Read Lessons From Sociocultural Writing Research for Implementing the Common Core State Standards #EDU407Sum19
What we mean by “the role of context” is the recognition that writing is not just a cognitive process but a social and cultural one. Writing and writers develop through interactions with one an-other over time.
Such ideas about the role of context and culture in writing development underlie a sociocultural per-spective that pays particular attention to the ways that writers develop practices and identities over time and in interactions with others, recognizing that “conventional encoding is not arrived at in a uniform, linear path (Clay, 1998) and that composing involves much more than encoding” (Dyson, 2015, p. 201).
In many ways it is this identity as a reader and writer we need to build in the classroom, this has to go beyond a grade number or a box in a rubric
which positions teachers to draw on their local knowledge to contextualize learning offers insights into how to interpret and implement the Standards in more meaningful ways.
- describ-ing what the Standards explicit-ly say
- highlighting additional information from the Standards that may be missed without dig-ging deeper into the appendix-es
- detailing important components that the Standards do not address.
A student could make this a write post, go through some standards or lesson plans using this as a lens
Writing Anchor Standards 1–4 identify three text forms for students to master: opinion/argument, in-formative/explanatory, and narrative. They also suggest an explicit focus on task, purpose, and audience (see Table 1)
Not much on exploring your world or focusing on writing for change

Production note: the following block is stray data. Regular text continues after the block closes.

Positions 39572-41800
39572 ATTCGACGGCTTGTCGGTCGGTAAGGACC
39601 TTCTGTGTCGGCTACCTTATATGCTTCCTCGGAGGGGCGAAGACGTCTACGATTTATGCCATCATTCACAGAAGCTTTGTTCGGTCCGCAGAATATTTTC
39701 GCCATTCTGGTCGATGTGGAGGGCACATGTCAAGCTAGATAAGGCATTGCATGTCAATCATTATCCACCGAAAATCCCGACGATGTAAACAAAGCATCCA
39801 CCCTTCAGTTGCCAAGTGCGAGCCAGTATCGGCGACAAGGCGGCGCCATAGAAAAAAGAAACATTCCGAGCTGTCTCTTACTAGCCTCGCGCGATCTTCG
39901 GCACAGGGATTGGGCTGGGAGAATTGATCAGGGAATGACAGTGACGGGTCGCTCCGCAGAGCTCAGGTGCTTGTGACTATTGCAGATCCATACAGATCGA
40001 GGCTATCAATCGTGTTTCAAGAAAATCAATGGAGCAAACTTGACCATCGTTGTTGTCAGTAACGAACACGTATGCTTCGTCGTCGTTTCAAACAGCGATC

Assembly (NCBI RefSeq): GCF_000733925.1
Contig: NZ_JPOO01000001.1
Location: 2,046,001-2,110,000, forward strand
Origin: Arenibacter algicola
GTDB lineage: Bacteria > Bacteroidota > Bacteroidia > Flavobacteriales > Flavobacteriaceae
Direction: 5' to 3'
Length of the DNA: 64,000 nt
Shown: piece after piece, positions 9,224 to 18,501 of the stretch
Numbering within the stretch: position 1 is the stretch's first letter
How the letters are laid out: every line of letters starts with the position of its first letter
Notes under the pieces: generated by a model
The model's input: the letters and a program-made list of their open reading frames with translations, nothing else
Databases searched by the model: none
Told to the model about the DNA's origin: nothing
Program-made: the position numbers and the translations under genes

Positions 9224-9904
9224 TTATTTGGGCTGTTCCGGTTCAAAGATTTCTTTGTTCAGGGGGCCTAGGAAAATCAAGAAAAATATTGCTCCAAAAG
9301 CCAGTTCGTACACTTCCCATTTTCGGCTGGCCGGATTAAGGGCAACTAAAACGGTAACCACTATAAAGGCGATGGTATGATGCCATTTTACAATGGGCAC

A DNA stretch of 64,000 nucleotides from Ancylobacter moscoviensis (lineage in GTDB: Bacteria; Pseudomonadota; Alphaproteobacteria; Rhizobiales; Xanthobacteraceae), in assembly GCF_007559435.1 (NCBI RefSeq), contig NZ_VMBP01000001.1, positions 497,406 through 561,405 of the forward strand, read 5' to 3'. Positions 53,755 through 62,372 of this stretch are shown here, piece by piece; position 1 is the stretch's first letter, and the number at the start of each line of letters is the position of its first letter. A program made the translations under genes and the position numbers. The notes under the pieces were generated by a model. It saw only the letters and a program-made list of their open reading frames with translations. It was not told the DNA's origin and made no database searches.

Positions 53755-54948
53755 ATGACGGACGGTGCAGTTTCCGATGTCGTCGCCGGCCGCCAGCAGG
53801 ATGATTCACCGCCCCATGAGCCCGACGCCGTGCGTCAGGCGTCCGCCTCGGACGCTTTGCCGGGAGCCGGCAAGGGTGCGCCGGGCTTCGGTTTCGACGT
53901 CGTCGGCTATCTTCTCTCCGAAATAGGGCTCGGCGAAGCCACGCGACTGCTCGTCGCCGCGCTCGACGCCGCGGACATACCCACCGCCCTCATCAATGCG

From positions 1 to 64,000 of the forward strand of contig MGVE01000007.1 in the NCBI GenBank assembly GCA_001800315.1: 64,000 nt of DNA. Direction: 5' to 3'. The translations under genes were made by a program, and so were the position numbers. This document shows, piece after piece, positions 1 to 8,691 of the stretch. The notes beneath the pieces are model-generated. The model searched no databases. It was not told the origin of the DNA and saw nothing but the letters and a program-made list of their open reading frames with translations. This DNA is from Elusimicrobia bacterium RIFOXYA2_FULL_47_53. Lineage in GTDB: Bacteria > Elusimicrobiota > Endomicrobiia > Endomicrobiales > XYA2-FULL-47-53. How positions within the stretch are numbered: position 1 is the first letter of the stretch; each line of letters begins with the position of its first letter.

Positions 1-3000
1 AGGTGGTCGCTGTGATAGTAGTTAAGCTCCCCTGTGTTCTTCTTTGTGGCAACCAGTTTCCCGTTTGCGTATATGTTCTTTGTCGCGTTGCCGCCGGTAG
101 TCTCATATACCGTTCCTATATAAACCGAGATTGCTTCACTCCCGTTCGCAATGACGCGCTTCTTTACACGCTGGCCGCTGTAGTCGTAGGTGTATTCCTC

Privileging Argument as a Text Type Is Contested. “While all three text types are important, the Standards put particular emphasis on students’ abil-ity to write sound arguments on substantive topics and is-sues, as this ability is critical to college and career emphasis”
Why is argument considered the pinnacle of our education? What if we focused on civic and community ready before college ready.
Toulmin-style graphic organizer, which fo-cuses on warranting claims with evidence, for an essay assignment about whether schools should foster individuality or conformity. Olson, Scarcella, and Matuchniak (2015) similarly described why ar-gument is a linguistically and rhetorically difficult text type for English learners, suggesting that nar-rative forms should be taught first as a foundation before focusing on more complex text types.
Argumentation is a very western and very male way of looking at knowledge
. Sociocultural teachers pay attention to the kind of work and learning accomplished during the production of written genres, not just the surface fea-tures of the textual form. They move beyond asking if writing looks right to understanding what students are doing and accomplishing with their writing. As Bazerman and Prior (2005) put it, “learning genres in-volves learning to act—with other people, artifacts, and environments, all of which are themselves in on-going processes of change and development” (p. 147).
Writing as inquiry and examining multiple persepectives
By Rebecca Woodard, Sonia Kline